Extra £5 million to relaunch rough sleeping scheme

Nearly £5 million will be spent relaunching a scheme helping Greater Manchester's rough sleepers off the streets to provide safer accommodation during the coronavirus pandemic.

More than 3,000 people have been helped into emergency housing through A Bed Every Night (ABEN) since it was launched by mayor Andy Burnham in 2018.

But since the pandemic was declared in March regional leaders have focused instead on getting everyone off the street and into hotels as part of the government’s ‘Everyone In’ policy.

Mr Burnham now plans to rebuild ABEN’s accommodation from July to operate in ‘Covid-safe’ conditions through infection control, while also easing the pressure on hotels.

The extra investment agreed by leaders on Friday (May 29) will increase bed capacity to accommodate 445 households – including couples – seeking homelessness assistance.

A further 50 places will be women-only and reserved for those experiencing trauma, while a new space for those who are LGBT+ will be available for up to six people at any time.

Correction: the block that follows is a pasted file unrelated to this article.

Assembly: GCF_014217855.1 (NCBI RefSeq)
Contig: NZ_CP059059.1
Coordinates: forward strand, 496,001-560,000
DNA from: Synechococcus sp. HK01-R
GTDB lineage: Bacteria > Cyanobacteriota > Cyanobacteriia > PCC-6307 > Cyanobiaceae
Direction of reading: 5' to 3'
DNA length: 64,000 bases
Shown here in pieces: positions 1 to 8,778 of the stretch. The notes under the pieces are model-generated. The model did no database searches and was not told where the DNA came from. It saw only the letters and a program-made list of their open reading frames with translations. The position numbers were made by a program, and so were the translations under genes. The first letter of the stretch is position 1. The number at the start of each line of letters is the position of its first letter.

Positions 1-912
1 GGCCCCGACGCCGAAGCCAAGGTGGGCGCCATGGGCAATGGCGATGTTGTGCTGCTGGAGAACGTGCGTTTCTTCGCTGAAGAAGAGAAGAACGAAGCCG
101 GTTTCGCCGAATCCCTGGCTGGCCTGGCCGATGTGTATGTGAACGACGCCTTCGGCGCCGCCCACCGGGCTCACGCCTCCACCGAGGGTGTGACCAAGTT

“This is about creating Covid-safe accommodation for people sleeping rough or at risk of sleeping rough in Greater Manchester from July,” said Mr Burnham. 

“That will mean commissioning slightly differently from our providers and working with them to change the layout of some of our locations to ensure the safety of people and the social distancing that will be required.”

Mr Burnham said that while Greater Manchester authorities had ‘enthusiastically’ supported Everyone In, there are question marks over the government’s willingness to continue funding them to support rough sleepers.

Housing secretary Robert Jenrick has announced plans to provide 6,000 homes to rough sleepers accommodated during the lockdown, which have been welcomed by local leaders.

But no such support will be offered to those who were sleeping rough before the lockdown, which still concerns Mr Burnham and Salford mayor Paul Dennett.

Both have called for greater funding and radical changes to controversial policies such as the freeze on Local Housing Allowance, no recourse to public funds and no-fault evictions, 

Mr Dennett said: “I welcome the secretary of state’s 6,000 homes but in terms of demand it’s a drop in the ocean.

“This is about a broader agenda of prevention as well as tackling homelessness and rough sleeping as it presents itself.”

Across Greater Manchester there are 100,000 applications on housing waiting lists, including 30,000 in ‘urgent need’.

Mr Dennett also said that more than 95,000 homes bought through the right-to-buy scheme since 1980 have not yet been replaced.

He added: “I am really concerned about the impact of Covid-19 on the housing market but also the housing crisis.

“I fear the future may be more presentations to our housing teams in local authorities.”

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